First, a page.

Arizona GOP winner to join Freedom Caucus

Arizona GOP winner to join Freedom Caucus
© Screenshot/Arizona's NBC 12 News

Rep.-elect Debbie Lesko (R), who narrowly won a special election in Arizona Tuesday night, is expected to join the House Freedom Caucus after she is sworn in, the conservative group’s leader, Chairman Mark MeadowsMark Randall MeadowsFive takeaways from Barr's new powers in 'spying' probe Trump declassification move unnerves Democrats Conservative blocks House passage of disaster relief bill MORE (R-N.C.) told The Hill.

Both Meadows and former Freedom Caucus Chairman Jim JordanJames (Jim) Daniel JordanConservative blocks House passage of disaster relief bill Republicans spend more than million at Trump properties GOP lawmakers lay out border security proposals for DHS MORE (R-Ohio) endorsed Lesko in her GOP primary earlier this year. And the Freedom Fund, the super PAC aligned with the Freedom Caucus, contributed to her campaign during the primary.

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“We felt she was the best candidate in the 8th District of Arizona. We look forward to having her join our ranks as a strong contributing member of the Freedom Caucus when she gets sworn in as a new member of Congress,” Meadows said in a Wednesday morning phone interview.

“We have every expectation an invitation to join the caucus will be made and that she will gladly accept,” he added.

To join the roughly 30-member Freedom Caucus, a GOP lawmaker needs to be invited by the group; that only happens after a formal vote by the members.

The Freedom Caucus has been a frequent thorn in GOP leadership’s side. It’s credited with pressuring then-Speaker John BoehnerJohn Andrew BoehnerK Street giants scoop up coveted ex-lawmakers Trump adviser expected to leave White House, join Juul The Hill's 12:30 Report: McGahn inflames Dem divisions on impeachment MORE (R-Ohio) to resign in the middle of his term in the fall of 2015 and has repeatedly clashed with retiring Speaker Paul RyanPaul Davis RyanAmash storm hits Capitol Hill Debate with Donald Trump? Just say no Ex-Trump adviser says GOP needs a better health-care message for 2020 MORE (R-Wis.).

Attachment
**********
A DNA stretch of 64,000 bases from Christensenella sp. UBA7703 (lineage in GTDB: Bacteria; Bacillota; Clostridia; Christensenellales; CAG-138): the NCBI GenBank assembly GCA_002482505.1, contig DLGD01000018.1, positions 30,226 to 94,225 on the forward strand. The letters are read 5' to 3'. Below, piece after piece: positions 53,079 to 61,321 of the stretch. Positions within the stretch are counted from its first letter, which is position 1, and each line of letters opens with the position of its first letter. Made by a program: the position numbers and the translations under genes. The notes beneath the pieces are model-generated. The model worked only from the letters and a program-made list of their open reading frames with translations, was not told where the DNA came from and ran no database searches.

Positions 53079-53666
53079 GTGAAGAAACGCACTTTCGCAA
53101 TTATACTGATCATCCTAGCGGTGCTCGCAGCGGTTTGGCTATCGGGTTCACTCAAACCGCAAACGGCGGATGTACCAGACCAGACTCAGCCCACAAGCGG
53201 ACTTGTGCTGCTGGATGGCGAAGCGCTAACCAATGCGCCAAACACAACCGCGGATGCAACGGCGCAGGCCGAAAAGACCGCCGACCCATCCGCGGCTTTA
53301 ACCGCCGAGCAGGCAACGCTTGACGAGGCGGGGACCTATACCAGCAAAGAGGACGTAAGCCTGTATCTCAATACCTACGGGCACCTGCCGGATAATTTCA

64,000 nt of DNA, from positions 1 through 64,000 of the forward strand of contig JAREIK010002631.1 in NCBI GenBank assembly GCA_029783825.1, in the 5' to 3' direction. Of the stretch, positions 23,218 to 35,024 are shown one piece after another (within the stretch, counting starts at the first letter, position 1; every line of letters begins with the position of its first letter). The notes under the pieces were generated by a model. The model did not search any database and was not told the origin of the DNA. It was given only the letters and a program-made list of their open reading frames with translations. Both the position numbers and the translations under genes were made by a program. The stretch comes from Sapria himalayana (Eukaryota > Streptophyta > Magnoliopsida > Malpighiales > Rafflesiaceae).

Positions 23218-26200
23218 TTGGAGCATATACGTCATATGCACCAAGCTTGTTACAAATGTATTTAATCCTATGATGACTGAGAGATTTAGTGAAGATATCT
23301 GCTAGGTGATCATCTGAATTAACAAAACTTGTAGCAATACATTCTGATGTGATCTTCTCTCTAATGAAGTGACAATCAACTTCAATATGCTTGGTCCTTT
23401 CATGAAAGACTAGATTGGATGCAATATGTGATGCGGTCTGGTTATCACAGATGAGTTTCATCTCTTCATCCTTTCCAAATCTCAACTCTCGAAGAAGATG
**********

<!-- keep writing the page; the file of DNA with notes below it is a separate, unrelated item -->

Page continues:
Lesko also owes her victory, in part, to GOP leadership. Ryan helped raise tens of thousands of dollars for her in the closing weeks of the campaign. And Majority Leader Kevin McCarthyKevin Owen McCarthyRepublicans spend more than million at Trump properties The Hill's 12:30 Report: Pelosi fires back in feud with Trump The Hill's Morning Report - Trump says no legislation until Dems end probes MORE (R-Calif.) flew to Phoenix to campaign with Lesko last week.

Lesko, a former state legislator, defeated Democrat Hiral Tipirneni in a closer-than-expected special election to replace former Rep. Trent FranksHarold (Trent) Trent FranksArizona New Members 2019 Cook shifts 8 House races toward Dems Freedom Caucus members see openings in leadership MORE (R-Ariz.) in a deep-red district that President TrumpDonald John TrumpPapadopoulos on AG's new powers: 'Trump is now on the offense' Pelosi uses Trump to her advantage Mike Pence delivers West Point commencement address MORE won in 2016 by a 21-point margin.

Franks, a Freedom Caucus member and staunch conservative, resigned in disgrace in December after it was revealed he had offered to pay $5 million to a female staffer in his office if she would carry his child.